Professor Ratzinger Goes Back to School. With the Children
by Sandro Magister
ROME, June 3, 2009 (http://chiesa.espresso.repubblica.it) – He does it every year with the priests of the diocese of Rome, at the beginning of Lent. He does it in the summer with the priests in the place where he is on vacation. He does it with groups of young people. He does it with the journalists at his departure on each journey.
The direct question-and-answer, without reading prepared texts, is a method that pope Joseph Ratzinger loves. He used it when he was a professor. He still braves it, although he knows the risks. The latest of these, a sensation, happened when he said that condoms are ineffective in fighting AIDS.
But until a few days ago, Benedict XVI had tried this method with children only once. The question-and-answer session took place in Saint Peter's Square in October of 2005, the first year of his pontificate. The square was full of children from Rome and Lazio who had made their first communion that year. They were between the ages of 8 and 10.
There were seven questions, and pope Ratzinger passed the test with flying colors. He grabbed the children's attention, made himself understood, and gave simple but profound answers.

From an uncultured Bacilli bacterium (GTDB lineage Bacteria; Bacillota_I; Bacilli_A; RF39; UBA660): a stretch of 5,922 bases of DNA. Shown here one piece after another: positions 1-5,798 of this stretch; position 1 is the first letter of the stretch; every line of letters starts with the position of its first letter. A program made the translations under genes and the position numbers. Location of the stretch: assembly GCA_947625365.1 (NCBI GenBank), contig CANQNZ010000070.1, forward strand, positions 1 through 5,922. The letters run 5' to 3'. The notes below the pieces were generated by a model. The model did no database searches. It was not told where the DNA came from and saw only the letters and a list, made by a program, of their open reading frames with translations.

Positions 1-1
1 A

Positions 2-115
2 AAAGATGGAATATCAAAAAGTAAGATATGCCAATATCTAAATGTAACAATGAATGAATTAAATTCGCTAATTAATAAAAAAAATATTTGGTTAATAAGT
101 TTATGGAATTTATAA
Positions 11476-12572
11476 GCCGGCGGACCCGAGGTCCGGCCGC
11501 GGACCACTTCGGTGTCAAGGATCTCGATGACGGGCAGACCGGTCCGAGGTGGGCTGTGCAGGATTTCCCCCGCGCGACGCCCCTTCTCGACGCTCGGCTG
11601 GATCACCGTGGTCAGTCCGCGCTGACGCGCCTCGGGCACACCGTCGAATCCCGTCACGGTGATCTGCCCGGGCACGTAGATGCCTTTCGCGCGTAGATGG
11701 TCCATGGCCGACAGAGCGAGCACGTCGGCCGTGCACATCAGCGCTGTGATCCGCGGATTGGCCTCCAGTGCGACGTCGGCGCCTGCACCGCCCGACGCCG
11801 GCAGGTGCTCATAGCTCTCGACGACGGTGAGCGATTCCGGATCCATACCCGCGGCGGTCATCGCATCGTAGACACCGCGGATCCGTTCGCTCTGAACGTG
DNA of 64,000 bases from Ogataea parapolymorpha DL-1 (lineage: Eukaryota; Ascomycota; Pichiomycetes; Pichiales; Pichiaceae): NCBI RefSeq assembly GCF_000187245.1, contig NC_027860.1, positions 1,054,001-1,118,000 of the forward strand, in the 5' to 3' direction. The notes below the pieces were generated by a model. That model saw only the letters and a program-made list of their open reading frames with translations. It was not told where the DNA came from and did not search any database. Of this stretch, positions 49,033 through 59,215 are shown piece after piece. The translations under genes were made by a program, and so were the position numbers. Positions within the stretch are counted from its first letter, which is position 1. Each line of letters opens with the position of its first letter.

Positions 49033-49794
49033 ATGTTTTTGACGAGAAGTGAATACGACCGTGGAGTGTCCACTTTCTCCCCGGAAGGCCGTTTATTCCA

Inexplicably, however, he did not have any such encounters in the following years. Until just a few days ago, when for the second time he met with children and answered their questions.
The encounter took place on the afternoon of Saturday, May 30, the vigil of Pentecost, in the audience hall at the Vatican. The seven thousand children belonged to the Pontifical Society of Missionary Childhood.
This time there were three questions. They were gathered ahead of time together with others, exactly as is done for with the journalists on the papal journeys. The pope's staff make the initial selection. But it is Benedict XVI himself who makes the final pick, choosing the questions he wants to answer.
The complete transcript of the question-and-answer – presented below – reveals the typical traits of the current pope's personality. Effectiveness in capturing attention. Simplicity of language. The clarity of the things said. Deep optimism. Sincerity.
The listener intuits that Benedict XVI doesn't have any hidden meanings. Nor does he insinuate or indulge in doubts. He instills certainties – not his own, but those he himself has received from on high.
Defying the current clichés, pope Ratzinger is a great communicator. And he is at his best when he talks with children: